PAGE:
Being human is difficult sometimes. Especially when it comes to our interpersonal relationships. In love and life’s ups and downs, we sometimes experience rejection. The mere mention of it may bring back some uncomfortable memories or a little sting – but it’s a part of being human. Knowing that when this happens doesn’t make the pain less.
We usually think of rejection in our romantic relationships, but it also happens in friendships, family, our work lives, and more. Rejection is often unavoidable. What you can change is how you react to it, and how you affect it. We’re here to give you some advice on how to handle the real experience of being rejected.
lean on your community
Rejection can make us feel embarrassed, ashamed, or hurt our self-esteem. This is why it can be so helpful to turn to the people you feel most supported by. This could be your best friend, family member, therapist, or any other trusted confidant. Who do you feel most viewed by? Who can you be most honest about what’s going on in your mind? Who do you trust the most with your feelings? reach out to that person. Chances are, they’ve experienced it too. Not only can they relate, but they can remind you how special you are, and how much you have to offer to the world and the people around you.
stop the spiral
Another thing that happens when we experience rejection is a mental spiral. You might be feeling good about your day, then suddenly you get caught up in a whirlwind of thoughts about what you could have done differently, why this keeps happening to you, or whatever other stories you’re telling yourself. Huh. Sometimes the spiral happens when you don’t realize it, and once again your confidence is shattered, or you forget how awesome you are. So it’s helpful to have tools to stop the spiral in its tracks.
One tool is using Confirm. These are simple phrases that you say to yourself or in your mind until you are able to override whatever negative thought patterns are occurring. Here are some you can try:
- “Rejection is security.”
- “Rejection is redirection.”
- “I love myself, and that’s enough.”
- “I’m much bigger than this situation.”
- “I am worthy.”
Confirmation is just a tool, you have to find what works for you. Here are some others you can try:
- take a few deep breaths or practice a breathing exercises
- go for a walk or take a few minutes outside
- do one of your favorite hobbies
- Have fun watching a funny movie or show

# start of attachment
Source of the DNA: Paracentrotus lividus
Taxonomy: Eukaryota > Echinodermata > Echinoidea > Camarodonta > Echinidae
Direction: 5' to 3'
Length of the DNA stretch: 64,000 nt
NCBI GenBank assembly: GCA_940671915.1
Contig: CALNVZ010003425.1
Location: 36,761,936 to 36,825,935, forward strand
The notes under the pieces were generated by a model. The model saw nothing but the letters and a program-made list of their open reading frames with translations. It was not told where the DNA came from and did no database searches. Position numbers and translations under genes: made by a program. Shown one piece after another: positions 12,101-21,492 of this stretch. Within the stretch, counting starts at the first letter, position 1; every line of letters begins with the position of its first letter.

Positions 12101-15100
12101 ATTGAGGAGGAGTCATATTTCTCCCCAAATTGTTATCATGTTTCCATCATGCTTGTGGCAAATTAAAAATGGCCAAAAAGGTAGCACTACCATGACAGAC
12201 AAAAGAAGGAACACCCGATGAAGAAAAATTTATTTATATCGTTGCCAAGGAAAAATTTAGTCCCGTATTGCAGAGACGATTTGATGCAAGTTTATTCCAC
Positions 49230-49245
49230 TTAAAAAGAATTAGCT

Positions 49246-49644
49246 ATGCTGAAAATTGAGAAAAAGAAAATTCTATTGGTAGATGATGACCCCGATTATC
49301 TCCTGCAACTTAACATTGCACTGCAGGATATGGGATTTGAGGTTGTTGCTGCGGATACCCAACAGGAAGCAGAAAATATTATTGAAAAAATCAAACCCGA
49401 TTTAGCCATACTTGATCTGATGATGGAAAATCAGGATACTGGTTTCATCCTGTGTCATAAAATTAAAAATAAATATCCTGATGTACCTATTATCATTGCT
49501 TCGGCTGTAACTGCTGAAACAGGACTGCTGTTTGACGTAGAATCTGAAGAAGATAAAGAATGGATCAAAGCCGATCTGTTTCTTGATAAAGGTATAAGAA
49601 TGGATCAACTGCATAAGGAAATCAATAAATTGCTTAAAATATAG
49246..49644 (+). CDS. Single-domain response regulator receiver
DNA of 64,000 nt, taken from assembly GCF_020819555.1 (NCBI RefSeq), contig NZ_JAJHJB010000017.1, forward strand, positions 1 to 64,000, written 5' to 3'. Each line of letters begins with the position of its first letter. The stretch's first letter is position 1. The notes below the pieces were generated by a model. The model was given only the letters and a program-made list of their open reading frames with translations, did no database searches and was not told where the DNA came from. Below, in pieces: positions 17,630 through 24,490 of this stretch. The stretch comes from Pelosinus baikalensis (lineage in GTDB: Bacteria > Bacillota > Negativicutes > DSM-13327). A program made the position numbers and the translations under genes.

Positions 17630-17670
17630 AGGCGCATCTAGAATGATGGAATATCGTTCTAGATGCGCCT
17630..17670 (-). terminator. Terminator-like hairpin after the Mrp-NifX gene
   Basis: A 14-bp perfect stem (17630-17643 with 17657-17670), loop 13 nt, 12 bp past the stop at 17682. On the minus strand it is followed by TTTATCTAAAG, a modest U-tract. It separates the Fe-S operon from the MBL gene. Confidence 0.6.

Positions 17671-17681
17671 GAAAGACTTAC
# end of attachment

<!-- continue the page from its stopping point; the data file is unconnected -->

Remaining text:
- Get your body moving by dancing, or doing an exercise of your choice
practice self reflection
Rejection sucks, but it can also be used as an opportunity to learn more about yourself, your needs, and the relationship you’re in. Often these experiences are something that help you grow as a human being the most. This can be hard to do when you’re feeling overly tender, but practicing self-reflection can help you learn how to heal from rejection and make sense out of an uncomfortable situation.
One of the best ways to practice self reflection is through journaling. You can start by answering some of these questions:
- What tools do I have to overcome/move on from this situation?
- What about this situation was not aligned or why it should not have happened?
- What do I have to offer (romantic relationship, friendship, work, etc.)
Journaling is a great way to do this, but some people find it helpful to just talk openly about themselves. You can even record yourself on your phone and listen to it if you start to spiral down or are feeling down. If you are someone who loves to do art, you can make your self reflection a creative exercise by making music, drawing pictures or even dancing.
give yourself time
As helpful as these tools can be, sometimes time is the best medicine. Over time, you gain perspective, and may realize that the thing you wanted so badly wasn’t really the best fit for you. Time lessens the sting of rejection, and ultimately helps to overcome it. You may feel the urgency to let go of these feelings and move on, but that’s not how emotions work. These tips can help you cope with rejection and move on more efficiently, but feeling these feelings is part of the process.
Rejection sucks whether it is in our romantic life, friendship, family or even work. But it happens to everyone, and it doesn’t make you any less deserving of the things you want in life. If anything, it can get you a little closer to your dreams and goals by removing what isn’t working.